The provision of these missiles is more proof of the failure of the Saudi-led intervention, which has not only devastated Yemen, but has also undermined the security of the coalition states that have been attacking it. When it began, the Saudi government sold the war as a way to stabilize Yemen and bring security to the region, but it has resulted in a humanitarian catastrophe for the former and instability and increa-sed danger for the latter.
The surest way to protect these countries against further aerial attacks is for their governments to end their war and to stop interfering in Yemeni affairs.
The State Department’s explanation of these sales described Saudi Arabia and the UAE in very flattering but inaccurate terms, calling the UAE “a vital U.S. partner for political stability and economic progress in the Middle East” and re-ferring to the Saudi government in similar terms. Th-ese lines are just so much official boilerplate, but they reflect our government’s m-istaken belief that these two governments are working to stabilize and improve the region when the evidence of the last seven years proves just the opposite.
In addition to the latest missile sales, the Biden administration has also been working on the creation of a new mechanism for monitoring human rights abuses in Yemen after the Saudi government successfully lobbied to terminate the Group of Eminent Experts last year. Unfortunately, the new mechanism would reportedly be deeply compromised and biased in favor of the Saudi coalition and the recognized government of Yemen from the start.
In place of the independent group that the Saudi government quashed, the new committee would include representatives of the Yemeni government’s new presidential council. According to Abdulrasheed al-Faqih, a Yemeni human rights activist and co-founder of Mwatana for Human Rights, this would be like having the Russian government investigate itself when it is accused of war crimes.
Only a truly independent body that has no allegiance to any of the belligerents c-an conduct credible and th-orough investigations into allegations of wrongdoing by all parties. The Saudi government has already shown that it will not tolerate a genuinely independent investigative body. The Bi-den administration is making a mistake if it backs the creation of a new mechani-sm that allows the Saudi c-oalition and the Yemeni go-vernment to escape accoun-tability for their abuses.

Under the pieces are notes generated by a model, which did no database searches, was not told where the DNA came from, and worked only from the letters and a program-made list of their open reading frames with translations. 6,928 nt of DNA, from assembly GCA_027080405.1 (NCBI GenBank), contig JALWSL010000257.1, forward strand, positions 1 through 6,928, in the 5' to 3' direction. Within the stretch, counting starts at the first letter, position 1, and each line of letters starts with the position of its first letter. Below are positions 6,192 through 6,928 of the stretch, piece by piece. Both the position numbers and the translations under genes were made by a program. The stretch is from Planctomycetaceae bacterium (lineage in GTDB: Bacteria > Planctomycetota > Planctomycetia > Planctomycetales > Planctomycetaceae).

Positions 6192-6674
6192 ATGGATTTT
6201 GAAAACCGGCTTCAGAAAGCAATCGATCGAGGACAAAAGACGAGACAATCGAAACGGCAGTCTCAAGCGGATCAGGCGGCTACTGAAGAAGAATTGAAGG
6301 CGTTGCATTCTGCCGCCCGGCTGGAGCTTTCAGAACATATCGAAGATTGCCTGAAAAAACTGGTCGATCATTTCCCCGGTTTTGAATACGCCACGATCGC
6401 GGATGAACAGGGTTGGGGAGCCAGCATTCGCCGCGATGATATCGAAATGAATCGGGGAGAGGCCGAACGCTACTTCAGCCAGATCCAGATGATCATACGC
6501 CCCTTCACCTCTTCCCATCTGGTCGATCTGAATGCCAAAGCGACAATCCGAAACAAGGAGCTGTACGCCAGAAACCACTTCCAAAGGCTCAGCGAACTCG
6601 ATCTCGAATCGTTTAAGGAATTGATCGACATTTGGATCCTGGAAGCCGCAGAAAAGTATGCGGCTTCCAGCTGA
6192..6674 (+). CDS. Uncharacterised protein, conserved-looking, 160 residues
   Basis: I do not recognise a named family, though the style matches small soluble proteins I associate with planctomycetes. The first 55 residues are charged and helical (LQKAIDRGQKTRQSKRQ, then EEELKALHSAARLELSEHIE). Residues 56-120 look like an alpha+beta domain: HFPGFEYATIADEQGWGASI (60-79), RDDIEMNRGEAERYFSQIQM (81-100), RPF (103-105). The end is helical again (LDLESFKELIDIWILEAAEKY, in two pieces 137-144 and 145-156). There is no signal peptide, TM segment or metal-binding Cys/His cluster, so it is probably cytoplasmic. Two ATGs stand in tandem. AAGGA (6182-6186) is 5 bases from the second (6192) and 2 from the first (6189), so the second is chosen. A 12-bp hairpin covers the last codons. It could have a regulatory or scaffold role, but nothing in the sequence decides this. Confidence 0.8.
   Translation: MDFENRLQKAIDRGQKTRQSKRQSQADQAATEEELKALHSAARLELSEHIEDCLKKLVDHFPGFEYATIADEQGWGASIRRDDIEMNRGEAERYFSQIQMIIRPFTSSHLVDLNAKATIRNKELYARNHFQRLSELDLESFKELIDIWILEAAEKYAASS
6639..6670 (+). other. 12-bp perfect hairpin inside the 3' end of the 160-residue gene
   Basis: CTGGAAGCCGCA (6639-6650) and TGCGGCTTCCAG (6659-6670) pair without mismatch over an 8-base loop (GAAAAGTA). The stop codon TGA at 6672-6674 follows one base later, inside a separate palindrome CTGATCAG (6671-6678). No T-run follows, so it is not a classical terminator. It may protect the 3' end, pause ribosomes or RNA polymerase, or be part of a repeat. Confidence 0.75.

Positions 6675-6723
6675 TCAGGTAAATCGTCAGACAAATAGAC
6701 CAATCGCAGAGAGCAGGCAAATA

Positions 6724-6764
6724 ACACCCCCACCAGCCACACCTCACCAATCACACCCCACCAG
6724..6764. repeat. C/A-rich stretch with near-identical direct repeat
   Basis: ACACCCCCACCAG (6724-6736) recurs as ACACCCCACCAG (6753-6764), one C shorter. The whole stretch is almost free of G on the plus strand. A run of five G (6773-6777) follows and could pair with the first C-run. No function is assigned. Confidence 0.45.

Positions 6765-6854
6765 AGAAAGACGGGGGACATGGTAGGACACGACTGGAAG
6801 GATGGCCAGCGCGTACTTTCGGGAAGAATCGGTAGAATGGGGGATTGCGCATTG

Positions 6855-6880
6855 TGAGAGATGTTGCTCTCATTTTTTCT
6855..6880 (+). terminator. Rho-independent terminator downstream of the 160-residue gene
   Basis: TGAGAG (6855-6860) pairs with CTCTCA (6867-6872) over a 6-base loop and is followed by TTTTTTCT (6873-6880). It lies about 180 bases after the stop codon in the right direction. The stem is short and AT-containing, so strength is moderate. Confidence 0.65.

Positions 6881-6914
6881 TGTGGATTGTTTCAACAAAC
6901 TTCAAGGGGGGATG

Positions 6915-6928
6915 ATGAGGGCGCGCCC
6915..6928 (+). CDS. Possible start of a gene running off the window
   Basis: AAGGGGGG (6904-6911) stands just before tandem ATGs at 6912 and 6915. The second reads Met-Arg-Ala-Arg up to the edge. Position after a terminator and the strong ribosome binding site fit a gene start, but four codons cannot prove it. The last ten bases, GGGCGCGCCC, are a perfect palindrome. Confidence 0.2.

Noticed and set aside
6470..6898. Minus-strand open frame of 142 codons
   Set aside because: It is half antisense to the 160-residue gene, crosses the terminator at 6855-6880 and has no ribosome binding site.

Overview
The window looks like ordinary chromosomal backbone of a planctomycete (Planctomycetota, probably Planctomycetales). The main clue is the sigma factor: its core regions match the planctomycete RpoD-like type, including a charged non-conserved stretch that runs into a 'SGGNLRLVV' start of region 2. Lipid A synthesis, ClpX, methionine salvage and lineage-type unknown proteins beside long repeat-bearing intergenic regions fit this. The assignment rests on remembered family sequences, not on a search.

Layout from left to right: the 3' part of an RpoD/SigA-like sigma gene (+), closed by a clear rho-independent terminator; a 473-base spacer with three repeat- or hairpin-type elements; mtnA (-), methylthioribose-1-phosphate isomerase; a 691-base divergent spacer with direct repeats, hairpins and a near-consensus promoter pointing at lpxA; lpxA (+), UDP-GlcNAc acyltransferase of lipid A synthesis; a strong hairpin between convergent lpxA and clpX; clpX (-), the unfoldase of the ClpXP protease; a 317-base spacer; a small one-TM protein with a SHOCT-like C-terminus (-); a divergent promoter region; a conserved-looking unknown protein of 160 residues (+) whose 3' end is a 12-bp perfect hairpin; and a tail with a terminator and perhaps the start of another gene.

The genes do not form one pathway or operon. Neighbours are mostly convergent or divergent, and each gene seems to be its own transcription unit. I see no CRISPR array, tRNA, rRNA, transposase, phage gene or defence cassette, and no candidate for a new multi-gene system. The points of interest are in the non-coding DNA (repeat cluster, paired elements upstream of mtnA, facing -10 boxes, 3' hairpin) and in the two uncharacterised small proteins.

Even before the president’s unfortunate meeting with Mohammed bin Salman in Jeddah last month, the Biden administration had been cultivating warmer relations with Saudi Arabia and the UAE. Despite a brief pause in arms sales in the first part of 2021, the U.S. has gone out of its way to show support for both governments, up to and including increased military deployments to defend their territory. The new arms sales are the latest in a series of gestures intended to placate these client states, but they are unlikely to stay satisfied for very long. Experience suggests that this will just whet their appetite for more demands in the future.
The weapons deals approved by the Biden administration are liable to encourage U.S. clients to become more aggressive because they will assume that they can protect themselves more effectively against drone and missile attacks. More arms sales to despotic governments will not produce a more peaceful and secure region in any case. If anything, they are much more likely to fuel a regional arms race and increase tensions with Iran, and that could pave the way to another destabilizing conflict.